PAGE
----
Riske captures second-round match at Wimbledon

  • Staff and wire reports
June 26, 2014
Alison Riske returns to Camila Giorgi during their singles match Thursday at Wimbledon. - Associated Press

So far, so good for Alison Riske.

The Peters Township native wracked up her second consecutive singles victory at Wimbledon with a convincing 7-5, 6-2 win in straight sets over Camila Giorgi of Italy Thursday in the second round at The All England Lawn Tennis & Croquet Club in London.

The victory sends Riske, ranked 44th in the world, against Maria Sharapova, the fifth seed and 2004 champion. Sharapova defeated Timea Bacsinszky of Sweden 6-2, 6-1 Saturday.

Riske, who turns 23 on July 3, disposed of Giorgi with solid serves. Riske had 40 first-service points and forced the Italian into 21 unforced errors.

Coming off a 4-6, 7-5, 6-2 victory over Anastasia Pavlyuchenkova of Russia, Riske had six aces and five service winners.

Riske will be back in action today with her doubles partner Madison Keys when the two take on Alla Kudryavtseva of Russia and Anastasia Rodionova of Austria in the second round of the doubles tournament.

Keys and Riske opened the doubles event with a 7-6, 6-2 victory over Petra Cetkovska the Czech Republic and Vania King of the United States.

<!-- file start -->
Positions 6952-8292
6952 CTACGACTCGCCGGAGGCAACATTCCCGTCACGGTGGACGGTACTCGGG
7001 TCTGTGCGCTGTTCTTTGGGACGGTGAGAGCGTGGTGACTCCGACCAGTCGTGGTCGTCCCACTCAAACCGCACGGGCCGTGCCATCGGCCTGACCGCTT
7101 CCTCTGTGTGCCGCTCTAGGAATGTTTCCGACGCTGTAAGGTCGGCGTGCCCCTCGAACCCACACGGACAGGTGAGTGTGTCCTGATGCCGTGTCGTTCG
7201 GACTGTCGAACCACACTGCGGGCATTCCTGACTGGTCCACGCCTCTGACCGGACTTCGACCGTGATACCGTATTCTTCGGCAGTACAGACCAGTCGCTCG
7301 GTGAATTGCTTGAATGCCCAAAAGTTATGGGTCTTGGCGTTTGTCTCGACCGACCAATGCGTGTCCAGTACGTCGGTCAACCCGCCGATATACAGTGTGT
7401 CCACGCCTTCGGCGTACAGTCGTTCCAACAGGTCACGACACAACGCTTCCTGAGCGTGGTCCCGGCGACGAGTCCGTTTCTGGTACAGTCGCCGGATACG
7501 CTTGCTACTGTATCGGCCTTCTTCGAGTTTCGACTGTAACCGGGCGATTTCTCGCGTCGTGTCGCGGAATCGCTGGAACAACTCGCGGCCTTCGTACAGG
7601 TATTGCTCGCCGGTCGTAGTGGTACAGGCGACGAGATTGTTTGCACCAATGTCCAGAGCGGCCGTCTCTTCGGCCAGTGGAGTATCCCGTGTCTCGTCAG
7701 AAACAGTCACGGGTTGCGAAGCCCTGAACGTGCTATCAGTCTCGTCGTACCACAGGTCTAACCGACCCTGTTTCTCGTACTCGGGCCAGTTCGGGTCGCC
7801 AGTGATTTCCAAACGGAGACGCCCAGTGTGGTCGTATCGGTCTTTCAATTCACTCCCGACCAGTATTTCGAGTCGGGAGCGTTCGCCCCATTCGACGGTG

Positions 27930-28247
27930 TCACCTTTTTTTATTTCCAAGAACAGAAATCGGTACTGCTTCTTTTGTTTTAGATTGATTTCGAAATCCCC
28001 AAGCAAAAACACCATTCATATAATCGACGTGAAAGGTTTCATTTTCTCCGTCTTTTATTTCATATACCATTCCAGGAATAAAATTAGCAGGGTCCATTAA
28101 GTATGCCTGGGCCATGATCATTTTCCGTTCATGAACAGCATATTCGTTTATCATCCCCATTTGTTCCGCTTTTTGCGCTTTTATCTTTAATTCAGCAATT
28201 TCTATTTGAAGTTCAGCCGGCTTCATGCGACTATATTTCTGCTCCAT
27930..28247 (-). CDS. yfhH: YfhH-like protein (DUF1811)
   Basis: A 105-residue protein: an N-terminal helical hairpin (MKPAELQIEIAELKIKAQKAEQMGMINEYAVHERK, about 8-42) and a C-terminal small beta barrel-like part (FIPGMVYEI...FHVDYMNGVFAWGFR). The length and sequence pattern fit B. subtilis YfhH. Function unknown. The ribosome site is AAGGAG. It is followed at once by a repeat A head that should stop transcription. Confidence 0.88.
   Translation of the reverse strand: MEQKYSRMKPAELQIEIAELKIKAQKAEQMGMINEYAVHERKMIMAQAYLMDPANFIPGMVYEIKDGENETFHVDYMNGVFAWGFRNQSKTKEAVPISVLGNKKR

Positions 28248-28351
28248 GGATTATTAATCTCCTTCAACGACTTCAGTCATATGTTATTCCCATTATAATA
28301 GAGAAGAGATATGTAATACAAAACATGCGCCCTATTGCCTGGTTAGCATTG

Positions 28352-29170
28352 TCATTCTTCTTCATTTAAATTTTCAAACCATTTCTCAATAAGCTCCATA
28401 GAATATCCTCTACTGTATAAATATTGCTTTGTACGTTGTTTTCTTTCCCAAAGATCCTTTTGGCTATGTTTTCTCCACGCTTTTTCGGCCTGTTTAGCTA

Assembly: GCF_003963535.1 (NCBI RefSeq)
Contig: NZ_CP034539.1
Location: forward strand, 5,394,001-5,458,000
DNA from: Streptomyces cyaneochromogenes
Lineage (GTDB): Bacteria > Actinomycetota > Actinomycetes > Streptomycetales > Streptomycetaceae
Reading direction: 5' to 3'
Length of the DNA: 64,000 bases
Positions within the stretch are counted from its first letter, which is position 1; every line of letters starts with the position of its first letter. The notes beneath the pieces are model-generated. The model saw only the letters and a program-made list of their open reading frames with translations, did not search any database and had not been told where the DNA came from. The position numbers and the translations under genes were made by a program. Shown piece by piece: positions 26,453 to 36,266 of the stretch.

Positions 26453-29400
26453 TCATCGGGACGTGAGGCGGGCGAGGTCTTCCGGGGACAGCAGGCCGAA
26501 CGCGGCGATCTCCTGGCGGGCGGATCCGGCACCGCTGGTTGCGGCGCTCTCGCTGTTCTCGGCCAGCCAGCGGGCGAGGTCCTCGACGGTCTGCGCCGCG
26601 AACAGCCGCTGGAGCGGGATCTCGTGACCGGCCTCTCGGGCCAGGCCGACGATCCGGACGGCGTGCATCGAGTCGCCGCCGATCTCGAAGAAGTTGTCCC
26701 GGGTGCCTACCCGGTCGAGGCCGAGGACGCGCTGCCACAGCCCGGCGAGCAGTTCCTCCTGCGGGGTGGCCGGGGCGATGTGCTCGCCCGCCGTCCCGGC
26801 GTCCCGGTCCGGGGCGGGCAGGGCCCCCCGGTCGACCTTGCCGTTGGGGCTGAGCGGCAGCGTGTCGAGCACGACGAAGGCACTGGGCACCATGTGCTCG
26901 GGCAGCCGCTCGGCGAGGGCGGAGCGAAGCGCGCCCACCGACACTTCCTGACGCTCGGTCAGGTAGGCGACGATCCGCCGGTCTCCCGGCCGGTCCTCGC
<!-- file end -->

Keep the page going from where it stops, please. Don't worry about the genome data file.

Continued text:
Menawhile, Rafael Nadal came back to beat 52nd-ranked Lukas Rosol of the Czech Republic 4-6, 7-6 (6), 6-4, 6-4, returning to the third round at the All England Club for the first time since 2011.

“I didn’t want to lose another time against a guy like this,” Toni Nadal said. “I don’t like to lose against a player I find (unprofessional).”

In 2012’s second round, Rosol was ranked 100th, and Nadal was on a streak of having reached the final in five consecutive Wimbledon appearances. The big-swinging, 6-5 Rosol played an unrepentantly risky style that day, aiming for lines and putting shots where he wanted, pulling off a five-set victory.

Rosol engaged in some gamesmanship then, including moving around while waiting to receive serves and making noise as Rafael was hitting shots. After the rematch, Rosol complained Nadal took too much time between points and lamented that the chair umpire didn’t intervene.

Three seeded men lost, including No. 13 Richard Gasquet, who wasted nine match points and was beaten by 19-year-old Nick Kyrgios of Australia 3-6, 6-7 (4), 6-4, 7-5, 10-8. Winners included No. 5 Stan Wawrinka, No. 8 Milos Raonic, No. 9 John Isner and No. 10 Kei Nishikori among the men, and past champions Serena Williams and Sharapova among the women.

Nadal’s longtime rival, seven-time Wimbledon champion Roger Federer, turned in a far more straightforward performance, delivering 25 aces in a 6-3, 7-5, 6-3 win over 103rd-ranked Gilles Muller of Luxembourg to get back to the third round, too.

Federer’s streak of 36 consecutive major quarterfinals ended at the All England Club with a second-round defeat last year, part of a tumultuous and unpredictable tournament. This year has gone more to form, so far.

“For the most part, the locker room I’m in, it still seems pretty full where all the seeded players are,” Isner said. “It’s good to see. It’s good for the tournament to have all the big names, especially the top four, still alive.”



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